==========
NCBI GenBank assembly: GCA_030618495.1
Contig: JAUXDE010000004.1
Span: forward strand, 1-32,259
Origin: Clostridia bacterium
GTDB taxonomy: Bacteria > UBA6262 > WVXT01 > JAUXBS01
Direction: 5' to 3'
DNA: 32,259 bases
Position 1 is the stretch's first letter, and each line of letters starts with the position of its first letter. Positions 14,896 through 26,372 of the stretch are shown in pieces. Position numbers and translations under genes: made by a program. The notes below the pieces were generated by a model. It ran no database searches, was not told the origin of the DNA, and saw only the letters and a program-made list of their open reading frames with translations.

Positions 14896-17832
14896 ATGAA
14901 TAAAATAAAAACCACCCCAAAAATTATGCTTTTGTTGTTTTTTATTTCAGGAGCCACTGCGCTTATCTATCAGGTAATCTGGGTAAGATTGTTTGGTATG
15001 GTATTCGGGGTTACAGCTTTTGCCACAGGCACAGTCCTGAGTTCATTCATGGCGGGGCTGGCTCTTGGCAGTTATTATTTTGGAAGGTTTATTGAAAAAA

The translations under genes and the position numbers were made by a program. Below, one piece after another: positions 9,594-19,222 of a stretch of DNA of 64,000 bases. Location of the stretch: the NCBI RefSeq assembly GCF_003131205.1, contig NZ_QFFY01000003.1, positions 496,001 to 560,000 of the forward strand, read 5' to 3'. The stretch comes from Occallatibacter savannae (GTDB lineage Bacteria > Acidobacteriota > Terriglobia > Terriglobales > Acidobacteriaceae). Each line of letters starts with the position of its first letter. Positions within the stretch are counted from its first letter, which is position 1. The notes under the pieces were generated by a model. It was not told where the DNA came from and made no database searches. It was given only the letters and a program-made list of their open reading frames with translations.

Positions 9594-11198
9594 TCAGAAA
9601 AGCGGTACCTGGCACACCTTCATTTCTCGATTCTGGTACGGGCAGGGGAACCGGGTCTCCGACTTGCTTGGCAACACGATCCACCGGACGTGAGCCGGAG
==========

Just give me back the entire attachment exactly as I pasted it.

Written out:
NCBI GenBank assembly: GCA_030618495.1
Contig: JAUXDE010000004.1
Span: forward strand, 1-32,259
Origin: Clostridia bacterium
GTDB taxonomy: Bacteria > UBA6262 > WVXT01 > JAUXBS01
Direction: 5' to 3'
DNA: 32,259 bases
Position 1 is the stretch's first letter, and each line of letters starts with the position of its first letter. Positions 14,896 through 26,372 of the stretch are shown in pieces. Position numbers and translations under genes: made by a program. The notes below the pieces were generated by a model. It ran no database searches, was not told the origin of the DNA, and saw only the letters and a program-made list of their open reading frames with translations.

Positions 14896-17832
14896 ATGAA
14901 TAAAATAAAAACCACCCCAAAAATTATGCTTTTGTTGTTTTTTATTTCAGGAGCCACTGCGCTTATCTATCAGGTAATCTGGGTAAGATTGTTTGGTATG
15001 GTATTCGGGGTTACAGCTTTTGCCACAGGCACAGTCCTGAGTTCATTCATGGCGGGGCTGGCTCTTGGCAGTTATTATTTTGGAAGGTTTATTGAAAAAA

The translations under genes and the position numbers were made by a program. Below, one piece after another: positions 9,594-19,222 of a stretch of DNA of 64,000 bases. Location of the stretch: the NCBI RefSeq assembly GCF_003131205.1, contig NZ_QFFY01000003.1, positions 496,001 to 560,000 of the forward strand, read 5' to 3'. The stretch comes from Occallatibacter savannae (GTDB lineage Bacteria > Acidobacteriota > Terriglobia > Terriglobales > Acidobacteriaceae). Each line of letters starts with the position of its first letter. Positions within the stretch are counted from its first letter, which is position 1. The notes under the pieces were generated by a model. It was not told where the DNA came from and made no database searches. It was given only the letters and a program-made list of their open reading frames with translations.

Positions 9594-11198
9594 TCAGAAA
9601 AGCGGTACCTGGCACACCTTCATTTCTCGATTCTGGTACGGGCAGGGGAACCGGGTCTCCGACTTGCTTGGCAACACGATCCACCGGACGTGAGCCGGAG